Because the changes essentially lowered the initial burden of applying to Harvard, the school and admission consultants expected to see more HBS applicants. Harvard joins several other highly ranked schools in reporting applications increases, reversing several years of declines. While most business schools have yet to officially report their numbers, the largest single percentage increases so far are at the University of Minnesota’s Carlson School, up 12.6%, and at Cornell University’s Screen Shot 2013-05-17 at 10.12.11 AMJohnson Graduate School of Management. Applications to Johnson’s two-year MBA program have risen 12% following the school’s news to open a New York City campus. Several other schools have reported healthy increases. They include  the University of Virginia’s Darden School, up 11%, and the University of Chicago’s Booth School, up 10%.

As previously reported by Poets&Quants, Northwestern University’s Kellogg School of Management had a 9% increase in applications for its two-year MBA program and a 30% rise for it’s one-year MBA program for students with undergraduate business degrees.

For many of the schools, the increases represent something of a rebound. The University of Michigan’s Ross School, which is reporting an 8% increase in MBA applications, saw its application volume fall by 16.8% a year ago. That drove up the school’s acceptance rate to an unusually high 40.6%, 8.4 points more than the  32.2% acceptance rate for the school in 2011. Columbia Business School, which saw applications fall 19% last year, says it is up 7% over the same time last year.

“Coupled with what we’re hearing from our peer schools, there seems to be a significant uptick of interest industry-wide,” said Christopher Cashman, a spokesman for Columbia.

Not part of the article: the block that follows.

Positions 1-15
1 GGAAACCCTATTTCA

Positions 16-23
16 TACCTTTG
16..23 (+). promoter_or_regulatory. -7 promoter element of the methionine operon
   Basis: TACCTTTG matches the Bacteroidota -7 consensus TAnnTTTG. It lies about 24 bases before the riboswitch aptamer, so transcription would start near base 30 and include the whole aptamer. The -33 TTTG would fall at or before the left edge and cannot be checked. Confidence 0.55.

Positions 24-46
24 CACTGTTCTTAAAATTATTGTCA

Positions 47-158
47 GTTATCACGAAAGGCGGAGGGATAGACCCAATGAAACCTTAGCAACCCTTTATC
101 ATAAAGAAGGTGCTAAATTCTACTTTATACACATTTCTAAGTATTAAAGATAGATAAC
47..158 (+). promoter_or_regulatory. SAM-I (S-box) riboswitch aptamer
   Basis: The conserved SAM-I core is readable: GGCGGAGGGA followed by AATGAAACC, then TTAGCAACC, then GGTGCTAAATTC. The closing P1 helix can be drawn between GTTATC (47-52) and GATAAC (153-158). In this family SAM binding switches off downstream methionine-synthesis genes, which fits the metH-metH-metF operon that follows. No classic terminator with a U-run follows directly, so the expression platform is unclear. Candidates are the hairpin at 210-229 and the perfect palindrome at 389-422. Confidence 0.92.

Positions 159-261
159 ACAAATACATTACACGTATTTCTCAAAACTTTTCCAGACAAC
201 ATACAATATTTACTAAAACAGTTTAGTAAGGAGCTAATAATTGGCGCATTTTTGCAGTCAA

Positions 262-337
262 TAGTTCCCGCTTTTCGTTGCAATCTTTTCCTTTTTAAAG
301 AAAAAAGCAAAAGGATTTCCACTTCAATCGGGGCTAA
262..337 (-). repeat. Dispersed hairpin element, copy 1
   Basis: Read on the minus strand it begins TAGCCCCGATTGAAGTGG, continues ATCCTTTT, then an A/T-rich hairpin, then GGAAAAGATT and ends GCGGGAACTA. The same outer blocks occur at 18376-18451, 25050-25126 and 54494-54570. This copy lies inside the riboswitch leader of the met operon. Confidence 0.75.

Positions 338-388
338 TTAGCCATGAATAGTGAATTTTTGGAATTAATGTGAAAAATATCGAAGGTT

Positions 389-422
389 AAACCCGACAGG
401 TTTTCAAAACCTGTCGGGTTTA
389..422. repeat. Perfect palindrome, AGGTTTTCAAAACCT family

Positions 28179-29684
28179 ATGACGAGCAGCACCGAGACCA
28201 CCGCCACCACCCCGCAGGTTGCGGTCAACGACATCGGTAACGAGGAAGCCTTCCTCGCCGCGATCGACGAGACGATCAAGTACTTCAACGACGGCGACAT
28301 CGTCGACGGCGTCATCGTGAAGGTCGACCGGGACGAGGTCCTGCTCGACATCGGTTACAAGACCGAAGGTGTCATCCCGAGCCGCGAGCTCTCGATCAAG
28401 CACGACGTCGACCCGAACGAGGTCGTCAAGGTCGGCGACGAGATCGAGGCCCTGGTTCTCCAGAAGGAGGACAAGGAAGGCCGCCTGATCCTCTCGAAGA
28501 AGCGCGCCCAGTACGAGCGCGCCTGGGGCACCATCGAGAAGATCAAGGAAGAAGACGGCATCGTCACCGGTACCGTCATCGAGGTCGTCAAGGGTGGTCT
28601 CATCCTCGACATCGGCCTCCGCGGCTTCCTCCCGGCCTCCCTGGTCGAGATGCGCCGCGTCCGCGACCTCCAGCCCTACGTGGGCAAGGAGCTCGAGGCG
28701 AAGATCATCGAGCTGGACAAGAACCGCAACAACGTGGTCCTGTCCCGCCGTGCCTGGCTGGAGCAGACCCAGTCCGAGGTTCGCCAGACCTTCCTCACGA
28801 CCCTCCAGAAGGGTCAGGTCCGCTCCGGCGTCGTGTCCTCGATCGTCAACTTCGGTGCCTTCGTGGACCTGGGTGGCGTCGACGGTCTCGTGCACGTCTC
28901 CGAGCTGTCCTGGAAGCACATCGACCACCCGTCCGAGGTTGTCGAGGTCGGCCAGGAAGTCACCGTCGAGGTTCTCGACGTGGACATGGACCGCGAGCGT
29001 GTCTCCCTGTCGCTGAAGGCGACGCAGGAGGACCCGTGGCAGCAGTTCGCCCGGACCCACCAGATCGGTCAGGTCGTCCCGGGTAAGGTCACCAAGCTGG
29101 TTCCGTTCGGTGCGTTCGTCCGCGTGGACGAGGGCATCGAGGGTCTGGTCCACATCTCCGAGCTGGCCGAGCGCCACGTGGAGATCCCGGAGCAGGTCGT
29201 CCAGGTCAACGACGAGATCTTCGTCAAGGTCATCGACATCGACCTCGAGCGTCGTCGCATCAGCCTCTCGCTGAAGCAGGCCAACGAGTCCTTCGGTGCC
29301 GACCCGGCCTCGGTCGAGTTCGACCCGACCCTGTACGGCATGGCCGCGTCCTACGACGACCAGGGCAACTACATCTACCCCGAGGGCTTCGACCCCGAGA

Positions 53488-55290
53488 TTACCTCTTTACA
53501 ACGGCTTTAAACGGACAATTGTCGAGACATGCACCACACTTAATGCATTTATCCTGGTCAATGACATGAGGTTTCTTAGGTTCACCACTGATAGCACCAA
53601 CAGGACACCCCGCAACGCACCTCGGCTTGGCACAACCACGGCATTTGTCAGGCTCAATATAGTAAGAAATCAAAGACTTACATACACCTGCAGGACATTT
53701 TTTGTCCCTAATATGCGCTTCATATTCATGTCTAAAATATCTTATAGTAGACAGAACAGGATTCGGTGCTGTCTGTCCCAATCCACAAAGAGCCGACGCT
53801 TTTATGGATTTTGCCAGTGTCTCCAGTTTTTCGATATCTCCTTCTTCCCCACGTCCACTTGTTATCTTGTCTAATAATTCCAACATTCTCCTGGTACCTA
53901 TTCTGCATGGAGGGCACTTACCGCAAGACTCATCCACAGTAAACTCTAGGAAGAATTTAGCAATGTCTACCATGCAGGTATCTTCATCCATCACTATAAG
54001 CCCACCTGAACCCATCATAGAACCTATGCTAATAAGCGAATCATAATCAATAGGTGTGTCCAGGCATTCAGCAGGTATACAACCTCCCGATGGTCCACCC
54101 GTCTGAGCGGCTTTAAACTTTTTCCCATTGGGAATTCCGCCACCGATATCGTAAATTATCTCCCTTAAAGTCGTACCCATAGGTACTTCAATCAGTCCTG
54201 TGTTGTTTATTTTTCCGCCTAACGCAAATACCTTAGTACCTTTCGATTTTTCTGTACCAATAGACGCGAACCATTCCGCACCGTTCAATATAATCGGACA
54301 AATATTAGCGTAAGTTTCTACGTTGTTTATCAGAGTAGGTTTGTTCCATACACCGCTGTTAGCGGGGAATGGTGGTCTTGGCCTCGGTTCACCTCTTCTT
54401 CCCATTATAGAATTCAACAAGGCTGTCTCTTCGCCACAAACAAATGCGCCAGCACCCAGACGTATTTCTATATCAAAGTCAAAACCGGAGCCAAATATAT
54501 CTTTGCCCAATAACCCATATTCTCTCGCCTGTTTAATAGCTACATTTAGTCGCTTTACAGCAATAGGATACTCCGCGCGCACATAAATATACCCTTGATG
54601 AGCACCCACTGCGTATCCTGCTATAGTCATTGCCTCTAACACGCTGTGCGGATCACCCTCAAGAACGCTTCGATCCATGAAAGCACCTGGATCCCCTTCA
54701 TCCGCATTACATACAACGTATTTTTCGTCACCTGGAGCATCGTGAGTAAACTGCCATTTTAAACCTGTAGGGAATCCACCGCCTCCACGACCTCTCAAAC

The rising volume of applicants is not entirely unexpected because it follows an 11% increase in GMAT testing volume for the year-ended last June.


  • lol

    also, i have to lol at your bragging about a 45 in quant. you have to be trolling or are delusional.

  • lol

    wat. 72.5% hbs admits turned it down to go to booth? couldn’t you pick a more believable number?

  • CurrentMBA

    If you mean that Carlson had a higher % increase in apps than Ross than you would be right as they also had a higher % increase in apps than Harvard, Columbia, Booth and Kellogg. However if you are using this logic to say that Carlson is a better school than Ross, then you are absolutely crazy. It is a good school in its own right but it is not even in the same league as Ross let alone other schools that had a lower % increase in apps such as Harvard, Columbia, Booth or Kellogg.

  • wallstreetexpert

    no need for numbers, everyone knows booth is #1, all rankings say that. the question is for the second place, stanford or harvard? it is very very difficult to differentiate here.

  • wallstreetguru

    I’m a quant, I’m good at math since I’m kid and got a breakthrough 45 at Gmat Quant. I know what I talk about. If I talk about something I’m not going to bullshit people with emotional statements, I use numbers, and I rely on the work of the hundreds of scientists and experts who do research on MBA rankings here at Booth.

    You can be as sarcastic as you want, it does not matter. Booth is the best school in the world, everyone should know it.

  • Tyler

    Well if the scientists say so…

  • Renault


  • wallstreetguru

    Today, the order is H/S/B, everyone knows that. Experts and scientists claim that in 2 years it will be B/S/H. Booth is booming at an incredible rate, while H is declining totally.

    People who applied this year know that. They know that by the time they graduate Booth will be unarguably #1. No wonder why I heard that this year nearly 72.5% of HBS admits turned it down to join Booth, while Booth yield increased to a record 92.73%.